Despite us westerners reading from left-to-right, top-to-bottom from the front to back with the book spine on our left, when manga is translated and localized (officially) it retains the Japanese way of reading, right-to-left from the back forward with the book spine on our right.

From my understanding the Japanese read text from top-down in vertical lines and since this is probably too much for westerners, it's "corrected" in manga. However, while we still read the text left-to-right, the frames/pages of the manga still retain the right-to-left ordering.

With light novels however, this doesn't appear to be the case. With the light novels of Strawberry Panic localized by Seven Seas and Spice and Wolf localized by Yen Press, the books are read from left-to-right with the spine on our left; this includes the order of pages.

Now ignoring the obvious problems of printing the words backwards, why aren't English translated light novels printed with the reverse page ordering? Where we start from the back of the book with the spine on our right?

  • FWIW Chinese books generally either read from top to bottom, right to left, or left to right, top to bottom. I wouldn't be surprised if this were the case with Japanese as well.
    – Maroon
    Commented Nov 4, 2016 at 1:24
  • From what I saw so far, it is.
    – Jan
    Commented Nov 4, 2016 at 1:29
  • @Jan you mean the reverse page ordering is retained?
    – Memor-X
    Commented Nov 4, 2016 at 1:34
  • @Maroon well the only raw Japanese Novels i have seen were in my primary school like 15-20 years ago and all were (as our sensei said) were top-down, right-to-left. could be my understanding in that regard is outdated
    – Memor-X
    Commented Nov 4, 2016 at 1:36
  • 1
    With manga, changing the reading direction would affect the layout and possibly the visual effect, but this is less a problem with text-only content (at least outside of things like poetry that utilizes layout to help achieve effect).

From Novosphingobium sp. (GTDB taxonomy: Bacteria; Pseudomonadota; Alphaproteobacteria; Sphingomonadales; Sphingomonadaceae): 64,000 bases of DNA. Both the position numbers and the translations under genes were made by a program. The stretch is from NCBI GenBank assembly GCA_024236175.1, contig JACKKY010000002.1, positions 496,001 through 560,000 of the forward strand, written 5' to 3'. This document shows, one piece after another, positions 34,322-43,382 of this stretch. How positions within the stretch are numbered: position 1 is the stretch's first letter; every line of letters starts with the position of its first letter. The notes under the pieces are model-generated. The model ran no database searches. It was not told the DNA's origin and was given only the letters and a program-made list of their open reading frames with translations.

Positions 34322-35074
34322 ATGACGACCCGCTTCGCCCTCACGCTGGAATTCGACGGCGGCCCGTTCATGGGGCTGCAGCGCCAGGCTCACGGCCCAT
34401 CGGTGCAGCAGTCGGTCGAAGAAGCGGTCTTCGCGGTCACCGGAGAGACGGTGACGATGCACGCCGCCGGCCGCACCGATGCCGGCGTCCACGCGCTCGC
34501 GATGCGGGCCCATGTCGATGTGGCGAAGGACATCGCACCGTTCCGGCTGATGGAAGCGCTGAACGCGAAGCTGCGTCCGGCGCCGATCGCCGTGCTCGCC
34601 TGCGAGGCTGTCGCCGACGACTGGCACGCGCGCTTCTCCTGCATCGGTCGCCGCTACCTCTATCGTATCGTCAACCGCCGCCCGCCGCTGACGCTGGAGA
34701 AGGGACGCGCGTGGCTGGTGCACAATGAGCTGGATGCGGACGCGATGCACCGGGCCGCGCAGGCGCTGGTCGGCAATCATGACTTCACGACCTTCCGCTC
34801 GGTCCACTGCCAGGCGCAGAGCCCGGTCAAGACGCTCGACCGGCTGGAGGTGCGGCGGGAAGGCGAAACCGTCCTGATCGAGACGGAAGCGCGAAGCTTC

– Maroon
    Commented Nov 4, 2016 at 1:38

1 Answer 1


It makes absolutely no sense for a book consisting of just English text to have its pages ordered such that you read the page on the right followed by the page on the left. So of course people don't publish English translations of light novels that way.

However, it makes some sense for a book consisting of English text superimposed on images to be read right-to-left if that's how it was originally drawn. Why? Because to make it read left-to-right, you have to flip the images, and flipping the images can cause problems.

  • Does character A mention out loud that character B is standing to the left of character C? Well, the opposite will be true if you flip the images.
  • Is the manga set in Japan? Are there depictions of roads? If so, guess what? Japan drives on the right now!
  • Does your swordsman use a peculiar left-handed stance to throw off his opponents? Not anymore - we're in some bizarro world where right-handed stances are apparently peculiar.
  • Japan is now the land of the setting sun. (Or, we're on anti-Earth, and the sun rises in the West. Your choice.)

And so on and so forth. There are legitimate reasons why you would want to publish English-translated manga right-to-left. Contrariwise, there are not any legitimate reasons to publish English-translated text right-to-left that come to mind.

(Light novels do have pictures in them, but since the pictures are typically on separate textless pages, one can freely include those pages unflipped in a left-to-right English text without doing any harm.)

  • What? Changing the book from binding side=right to binding side=left does not mean you have to flip the images.
    – Hobbes
    Commented Nov 4, 2016 at 17:51
  • 3
    @Hobbes - Sure it does. Page flow ends with last frame in the bottom outside corner of the page to be turned (when reading). If you don't flip the images, this is on the wrong side of the page (implying you should read it backwards). This would be especially bizarre with things like "continued on next page..." arrows that might do things like point at the spine of the book. Also, note that pages are almost always designed/drawn to have extra space on the spine side, as some of the image is otherwise hidden by the physical book. Commented Nov 4, 2016 at 18:14
  • @Hobbes Also think about how right-to-left two-page spreads would work in a left-to-right book if you didn't flip them.
    – senshin
    Commented Nov 4, 2016 at 18:23
  • 3
    @senshin - One more: Is there any text in the image? It's now backwards! Although most westerners won't be able to read Japanese characters, Japanese culture is known for its fascination with the English language. Commented Nov 4, 2016 at 18:24
  • @senshin - presumably two-page spreads would be left untouched. The dialog might get wonky, but spreads are usually mostly art so this is not likely to be a large concern. Commented Nov 4, 2016 at 18:26

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